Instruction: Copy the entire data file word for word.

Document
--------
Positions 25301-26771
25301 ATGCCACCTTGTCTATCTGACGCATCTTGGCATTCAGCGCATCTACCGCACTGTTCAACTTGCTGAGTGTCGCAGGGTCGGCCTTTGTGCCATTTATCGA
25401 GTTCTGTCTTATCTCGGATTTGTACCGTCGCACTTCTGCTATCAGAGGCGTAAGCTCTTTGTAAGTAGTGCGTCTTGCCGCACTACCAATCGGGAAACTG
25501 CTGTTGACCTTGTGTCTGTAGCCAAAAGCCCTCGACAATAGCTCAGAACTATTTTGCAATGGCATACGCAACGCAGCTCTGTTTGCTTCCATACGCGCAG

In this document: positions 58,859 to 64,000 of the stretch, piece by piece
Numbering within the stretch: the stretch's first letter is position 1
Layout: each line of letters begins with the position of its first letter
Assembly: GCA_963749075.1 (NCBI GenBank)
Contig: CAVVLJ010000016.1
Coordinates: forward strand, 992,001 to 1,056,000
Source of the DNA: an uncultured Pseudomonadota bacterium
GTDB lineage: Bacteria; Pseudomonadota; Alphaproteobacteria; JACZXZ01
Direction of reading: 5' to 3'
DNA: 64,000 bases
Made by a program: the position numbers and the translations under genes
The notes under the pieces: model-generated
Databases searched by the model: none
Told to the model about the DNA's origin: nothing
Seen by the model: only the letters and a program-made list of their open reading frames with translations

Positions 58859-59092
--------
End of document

Positions 25301-26771
25301 ATGCCACCTTGTCTATCTGACGCATCTTGGCATTCAGCGCATCTACCGCACTGTTCAACTTGCTGAGTGTCGCAGGGTCGGCCTTTGTGCCATTTATCGA
25401 GTTCTGTCTTATCTCGGATTTGTACCGTCGCACTTCTGCTATCAGAGGCGTAAGCTCTTTGTAAGTAGTGCGTCTTGCCGCACTACCAATCGGGAAACTG
25501 CTGTTGACCTTGTGTCTGTAGCCAAAAGCCCTCGACAATAGCTCAGAACTATTTTGCAATGGCATACGCAACGCAGCTCTGTTTGCTTCCATACGCGCAG

In this document: positions 58,859 to 64,000 of the stretch, piece by piece
Numbering within the stretch: the stretch's first letter is position 1
Layout: each line of letters begins with the position of its first letter
Assembly: GCA_963749075.1 (NCBI GenBank)
Contig: CAVVLJ010000016.1
Coordinates: forward strand, 992,001 to 1,056,000
Source of the DNA: an uncultured Pseudomonadota bacterium
GTDB lineage: Bacteria; Pseudomonadota; Alphaproteobacteria; JACZXZ01
Direction of reading: 5' to 3'
DNA: 64,000 bases
Made by a program: the position numbers and the translations under genes
The notes under the pieces: model-generated
Databases searched by the model: none
Told to the model about the DNA's origin: nothing
Seen by the model: only the letters and a program-made list of their open reading frames with translations

Positions 58859-59092